BACKGROUND: Gunshot wounds and blast injuries to the face (GSWBIFs) produce complex wounds requiring management by multiple surgical specialties. Previous work is limited to single institution reports with little information on processes of care or outcome. We sought to determine those factors associated with hospital complications and mortality.
METHODS: We performed an 11-year multicenter retrospective cohort analysis of patients sustaining GSWBIF. The face, defined as the area anterior to the external auditory meatuses from the top of the forehead to the chin, was categorized into three zones: I, the chin to the base of the nose; II, the base of the nose to the eyebrows; III, above the brows. We analyzed the effect of multiple factors on outcome.
RESULTS: From January 1, 2000, to December 31, 2010, we treated 720 patients with GSWBIF (539 males, 75%), with a median age of 29 years. The wounding agent was handgun in 41%, explosive (shotgun and blast) in 20%, rifle in 6%, and unknown in 33%. Prehospital or resuscitative phase airway was required in 236 patients (33%). Definitive care was rendered by multiple specialties in 271 patients (38%). Overall, 185 patients died (26%), 146 (79%) within 48 hours. Of the 481 patients hospitalized greater than 48 hours, 184 had at least one complication (38%). Factors significantly associated with any of a total of 207 complications were total number of operations (p < 0.001), Revised Trauma Score (RTS, p < 0.001), and head Abbreviated Injury Scale (AIS) score (p < 0.05). Factors significantly associated with mortality were RTS (p < 0.001), head AIS score (p < 0.001), total number of operations (p < 0.001), and age (p < 0.05). An injury located in Zone III was independently associated with mortality (p < 0.001).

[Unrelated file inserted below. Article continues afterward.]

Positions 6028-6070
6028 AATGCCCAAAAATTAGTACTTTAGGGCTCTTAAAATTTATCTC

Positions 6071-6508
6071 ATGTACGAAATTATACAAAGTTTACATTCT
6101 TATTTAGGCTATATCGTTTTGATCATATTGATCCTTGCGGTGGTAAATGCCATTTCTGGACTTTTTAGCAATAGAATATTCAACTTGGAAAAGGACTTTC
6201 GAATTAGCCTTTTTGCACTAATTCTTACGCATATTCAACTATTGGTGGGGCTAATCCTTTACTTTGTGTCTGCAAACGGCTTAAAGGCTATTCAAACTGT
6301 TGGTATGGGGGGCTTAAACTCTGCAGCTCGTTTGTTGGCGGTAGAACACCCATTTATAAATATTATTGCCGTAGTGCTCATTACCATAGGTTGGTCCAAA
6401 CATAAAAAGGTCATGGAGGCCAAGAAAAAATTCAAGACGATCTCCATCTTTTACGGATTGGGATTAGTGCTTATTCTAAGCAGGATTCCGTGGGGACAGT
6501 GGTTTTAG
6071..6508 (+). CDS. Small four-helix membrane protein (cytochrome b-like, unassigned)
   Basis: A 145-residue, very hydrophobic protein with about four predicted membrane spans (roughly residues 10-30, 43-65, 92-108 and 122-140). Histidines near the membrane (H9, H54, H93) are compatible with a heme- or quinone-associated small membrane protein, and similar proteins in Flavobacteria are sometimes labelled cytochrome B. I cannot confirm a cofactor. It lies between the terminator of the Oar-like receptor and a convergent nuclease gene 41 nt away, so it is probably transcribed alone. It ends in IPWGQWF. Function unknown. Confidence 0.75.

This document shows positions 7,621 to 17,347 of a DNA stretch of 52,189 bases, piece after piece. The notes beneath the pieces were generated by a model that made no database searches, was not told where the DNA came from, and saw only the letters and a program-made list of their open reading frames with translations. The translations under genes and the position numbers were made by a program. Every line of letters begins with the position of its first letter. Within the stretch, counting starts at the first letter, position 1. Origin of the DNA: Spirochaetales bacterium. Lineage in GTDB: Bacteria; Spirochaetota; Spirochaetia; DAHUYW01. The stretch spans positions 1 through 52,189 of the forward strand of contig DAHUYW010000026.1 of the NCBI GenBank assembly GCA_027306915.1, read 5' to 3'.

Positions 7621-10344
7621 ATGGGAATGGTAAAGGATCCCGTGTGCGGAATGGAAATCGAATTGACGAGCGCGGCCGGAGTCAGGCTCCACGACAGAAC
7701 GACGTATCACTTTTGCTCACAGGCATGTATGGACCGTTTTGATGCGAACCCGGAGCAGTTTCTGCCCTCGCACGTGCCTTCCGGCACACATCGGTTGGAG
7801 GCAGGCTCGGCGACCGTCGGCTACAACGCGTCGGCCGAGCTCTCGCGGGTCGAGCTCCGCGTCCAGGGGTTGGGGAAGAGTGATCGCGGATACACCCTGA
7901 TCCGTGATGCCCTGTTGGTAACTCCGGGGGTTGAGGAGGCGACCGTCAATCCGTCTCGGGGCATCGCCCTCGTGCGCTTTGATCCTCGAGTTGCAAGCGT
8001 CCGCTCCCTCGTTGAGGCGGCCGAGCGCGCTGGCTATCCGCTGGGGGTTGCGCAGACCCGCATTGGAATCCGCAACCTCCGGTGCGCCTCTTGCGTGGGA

CONCLUSION: GSWBIFs have high mortality and are associated with significant morbidity. The multispecialty involvement required for definitive care necessitates triage to a trauma center and underscores the need for an organized approach and the development of effective guidelines.
LEVEL OF EVIDENCE: Therapeutic/care management, level III.
From the Scripps Mercy Hospital (S.R.S., J.E.K., R.Y.C., M.C.S.), San Diego; and University of California San Francisco/Fresno (K.L.K., M.W.), Fresno, California; University of Texas Houston and Memorial Hermann Hospital (R.A.K., C.E.H.), Houston, Texas; Mercy Hospital (BMT, SMM), Springfield, Missouri; Inova Fairfax Hospital (A.G.R., C.S.L.), Falls Church, Virginia; Denver General Health and University of Colorado (C.C.B., E.E.M.), Denver, Colorado; Gundersen Lutheran Medical Center (T.H.C., K.J.K.), La Crosse, Wisconsin; and Via Christi Hospital (JMH, JW), Wichita, Kansas.
Submitted: February 14, 2013, Revised: August 28, 2013, Accepted: September 15, 2013. Published online: January 6, 2014.
This study was presented at the 43rd Annual Meeting of the Western Trauma Association, March 3–8, 2013, in Snowmass, Colorado.
Address for reprints: Steven R. Shackford, MD, Trauma Service, Scripps Mercy Hospital, 4077 5th Ave, San Diego, CA 92103; email: Shackford.firstname.lastname@example.org.